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Gigantoraptor is a genus of giant oviraptorosaurian theropod dinosaur. It was discovered in 2005 in the Iren Dabasu Formation, Erlian basin, in Inner Mongolia. The age of the Iren Dabasu formation is controversial. Based on ostracods, Godefroit suggested the unit was Nemegt equivalent or about 70 million years old, although some dinosaur remains suggest an older Baynshirenian age c 85-90 Ma.

Discovery and naming[]

Since 2001, in a quarry at Saihangaobi, in Sonid Zuoqi, numerous remains of the sauropod Sonidosaurus have been uncovered. In April 2005 Chinese paleontologist Xu Xing was asked to reenact the discovery of Sonidosaurus for a Japanese documentary. Xu obliged them by digging out a thighbone. As he wiped the bone clean, he suddenly realized it was not from a sauropod, but from an unidentifiable theropod in the size class of Albertosaurus. He then stopped the filming to secure the serendipitous find. This way, the discovery of the Gigantoraptor holotype fossil was documented on film.

In 2007 the type species Gigantoraptor erlianensis was named and described by Xu, Tan Qingwei, Wang Jianmin, Zhao Xijin and Tan Lin. The generic name is derived from Latin gigas, gigantis, "giant" and raptor, "seizer". The specific name refers to the Erlian Basin.

The only known type specimen, LH V0011, was found in layers dating to the Campanian-Maastrichtian, about seventy million years old. It consists of is the incomplete and disassociated remains of a single subadult individual, a partial skeleton lacking the cranium but including the lower jaw, a single neck vertebra, most of the back and tail and the majority of the frontlimb and hindlimb elements.


It was clear to Xu et al. that Gigantoraptor belonged to the Oviraptorosauria, a group named after Oviraptor, but compared to other known members, Gigantoraptor was much larger, approximately three times as long and 35 times more massive than the heaviest earlier discovered oviraptorosaurid Citipati. Xu et al. estimated the length at 8 metres (26 ft) and the weight at 1400 kilogrammes. In 2010 Gregory S. Paul even gave an estimate of two tonnes (2.2 tons).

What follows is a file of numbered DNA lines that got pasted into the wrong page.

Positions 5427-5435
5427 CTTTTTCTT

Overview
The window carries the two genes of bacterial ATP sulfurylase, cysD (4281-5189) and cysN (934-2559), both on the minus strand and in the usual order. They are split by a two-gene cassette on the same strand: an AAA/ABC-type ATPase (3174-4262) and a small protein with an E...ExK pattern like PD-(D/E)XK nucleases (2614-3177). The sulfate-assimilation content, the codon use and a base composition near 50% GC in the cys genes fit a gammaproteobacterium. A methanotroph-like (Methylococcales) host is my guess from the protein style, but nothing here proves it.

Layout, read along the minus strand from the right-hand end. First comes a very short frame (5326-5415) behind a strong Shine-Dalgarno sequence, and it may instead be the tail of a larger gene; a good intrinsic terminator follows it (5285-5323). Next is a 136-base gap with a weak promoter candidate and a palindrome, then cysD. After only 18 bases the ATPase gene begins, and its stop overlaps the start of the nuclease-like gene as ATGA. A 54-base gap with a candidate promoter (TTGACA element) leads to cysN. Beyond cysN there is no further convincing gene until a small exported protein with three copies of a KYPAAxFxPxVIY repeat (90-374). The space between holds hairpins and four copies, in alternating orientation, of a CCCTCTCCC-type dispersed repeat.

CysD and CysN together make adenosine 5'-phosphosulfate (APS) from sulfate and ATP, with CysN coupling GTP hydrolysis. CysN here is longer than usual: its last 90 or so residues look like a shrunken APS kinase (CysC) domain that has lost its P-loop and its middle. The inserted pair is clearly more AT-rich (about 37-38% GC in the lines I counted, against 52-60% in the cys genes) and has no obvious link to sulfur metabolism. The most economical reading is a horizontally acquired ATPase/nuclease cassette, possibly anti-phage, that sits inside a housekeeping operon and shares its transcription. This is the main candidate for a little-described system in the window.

The toothless lower jaws of Gigantoraptor are fused into a broad shovel-like mandibula. They indicate that the unknown skull was over half a metre long and toothless also, probably equipped with a horny beak. The front tail vertebrae have very long neural spines and are heavily pneumaticised with deep pleurocoels. The middle section of the relatively short tail is somewhat stiffened by long prezygapophyses. The back tail vertebrae are lightened by spongeous bone. The front limb is rather long because of an elongated slender hand. The humerus is bowed outwards to an exceptionally large extent and has a very rounded head. The first metacarpal is very short and carries a strongly diverging thumb. The hindlimb is also long because of an elongated lower leg. The thighbone is relatively slender and short with a distinct head and neck. The foot is robust with large and strongly curved toe claws.

No direct evidence of feathers was preserved with the skeleton, but Xu et al. (2007) discussed their likely presence on Gigantoraptor. They admitted that despite Gigantoraptor being a member of the Oviraptorosauria, a group that includes the feathered species Caudipteryx and Protarchaeopteryx, it might have been "naked" because it is three hundred times more massive than these species, and very large animals may rely more on mass for temperature regulation, losing the insulating coverings found on their smaller relatives. However, they suggested that at least arm feathers were probably still present on Gigantoraptor, since their primary functions, such as display and covering the eggs while brooding, are not related to the regulation of body heat.